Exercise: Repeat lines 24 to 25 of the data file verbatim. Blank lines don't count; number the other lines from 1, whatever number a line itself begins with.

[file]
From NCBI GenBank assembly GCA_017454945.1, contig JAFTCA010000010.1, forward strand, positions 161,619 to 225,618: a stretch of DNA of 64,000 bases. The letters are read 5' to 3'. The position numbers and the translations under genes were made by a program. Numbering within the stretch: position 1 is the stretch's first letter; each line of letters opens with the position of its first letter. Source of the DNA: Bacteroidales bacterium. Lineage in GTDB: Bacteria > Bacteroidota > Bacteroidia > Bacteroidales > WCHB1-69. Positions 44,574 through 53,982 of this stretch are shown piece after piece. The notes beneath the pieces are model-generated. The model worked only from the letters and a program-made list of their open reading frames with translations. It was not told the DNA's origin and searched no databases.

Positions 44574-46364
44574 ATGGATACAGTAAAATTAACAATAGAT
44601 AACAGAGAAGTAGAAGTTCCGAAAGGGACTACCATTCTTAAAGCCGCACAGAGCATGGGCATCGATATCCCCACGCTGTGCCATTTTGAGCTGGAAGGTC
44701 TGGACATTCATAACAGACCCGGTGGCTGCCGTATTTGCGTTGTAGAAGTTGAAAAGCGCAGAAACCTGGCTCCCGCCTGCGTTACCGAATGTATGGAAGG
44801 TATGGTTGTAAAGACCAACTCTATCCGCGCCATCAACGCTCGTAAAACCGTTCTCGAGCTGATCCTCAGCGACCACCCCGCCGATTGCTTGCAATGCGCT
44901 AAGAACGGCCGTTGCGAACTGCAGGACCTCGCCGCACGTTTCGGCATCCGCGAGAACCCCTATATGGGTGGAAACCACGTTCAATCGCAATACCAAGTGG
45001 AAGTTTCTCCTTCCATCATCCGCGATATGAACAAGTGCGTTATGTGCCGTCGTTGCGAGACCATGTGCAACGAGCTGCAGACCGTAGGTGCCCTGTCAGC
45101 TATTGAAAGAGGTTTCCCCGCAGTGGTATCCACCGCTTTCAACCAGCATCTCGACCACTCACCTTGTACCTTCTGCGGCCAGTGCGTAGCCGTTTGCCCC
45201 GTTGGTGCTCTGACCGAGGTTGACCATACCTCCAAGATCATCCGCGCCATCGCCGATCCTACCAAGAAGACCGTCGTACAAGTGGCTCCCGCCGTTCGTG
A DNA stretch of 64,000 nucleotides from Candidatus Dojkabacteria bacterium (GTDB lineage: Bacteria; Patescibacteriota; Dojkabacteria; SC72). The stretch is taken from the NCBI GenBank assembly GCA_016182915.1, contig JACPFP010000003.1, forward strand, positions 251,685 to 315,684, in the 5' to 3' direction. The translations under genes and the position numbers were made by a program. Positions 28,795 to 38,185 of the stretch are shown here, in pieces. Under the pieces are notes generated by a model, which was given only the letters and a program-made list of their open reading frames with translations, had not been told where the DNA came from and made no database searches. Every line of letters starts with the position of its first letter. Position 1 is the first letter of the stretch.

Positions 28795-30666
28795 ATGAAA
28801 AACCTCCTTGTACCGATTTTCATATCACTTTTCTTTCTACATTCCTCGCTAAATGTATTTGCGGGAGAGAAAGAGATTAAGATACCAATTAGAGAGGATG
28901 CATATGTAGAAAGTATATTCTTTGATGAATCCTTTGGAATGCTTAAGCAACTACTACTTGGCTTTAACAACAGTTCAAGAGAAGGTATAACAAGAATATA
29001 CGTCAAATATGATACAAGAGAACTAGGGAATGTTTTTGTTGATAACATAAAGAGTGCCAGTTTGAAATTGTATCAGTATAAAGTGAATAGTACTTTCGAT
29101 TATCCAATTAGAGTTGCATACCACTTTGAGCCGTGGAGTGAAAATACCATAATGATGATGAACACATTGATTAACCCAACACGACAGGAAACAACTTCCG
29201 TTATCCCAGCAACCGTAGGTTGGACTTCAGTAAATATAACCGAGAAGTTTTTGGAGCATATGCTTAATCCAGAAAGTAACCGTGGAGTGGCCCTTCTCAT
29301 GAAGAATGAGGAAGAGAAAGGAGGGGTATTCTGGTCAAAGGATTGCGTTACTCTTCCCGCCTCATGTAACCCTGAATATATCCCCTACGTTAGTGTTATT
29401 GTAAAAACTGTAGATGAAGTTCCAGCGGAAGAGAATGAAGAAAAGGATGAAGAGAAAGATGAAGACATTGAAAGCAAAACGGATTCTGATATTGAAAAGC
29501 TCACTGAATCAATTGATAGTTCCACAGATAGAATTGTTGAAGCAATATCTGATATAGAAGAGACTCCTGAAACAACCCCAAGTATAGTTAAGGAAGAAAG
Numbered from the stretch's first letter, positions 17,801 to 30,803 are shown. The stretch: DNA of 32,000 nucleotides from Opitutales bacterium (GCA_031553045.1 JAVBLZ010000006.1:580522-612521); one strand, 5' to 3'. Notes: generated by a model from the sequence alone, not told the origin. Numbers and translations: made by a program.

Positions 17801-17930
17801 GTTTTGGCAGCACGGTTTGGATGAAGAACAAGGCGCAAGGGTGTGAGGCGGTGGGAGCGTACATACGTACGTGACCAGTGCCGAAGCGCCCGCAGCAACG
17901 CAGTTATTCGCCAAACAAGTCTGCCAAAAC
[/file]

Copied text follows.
17801 GTTTTGGCAGCACGGTTTGGATGAAGAACAAGGCGCAAGGGTGTGAGGCGGTGGGAGCGTACATACGTACGTGACCAGTGCCGAAGCGCCCGCAGCAACG
17901 CAGTTATTCGCCAAACAAGTCTGCCAAAAC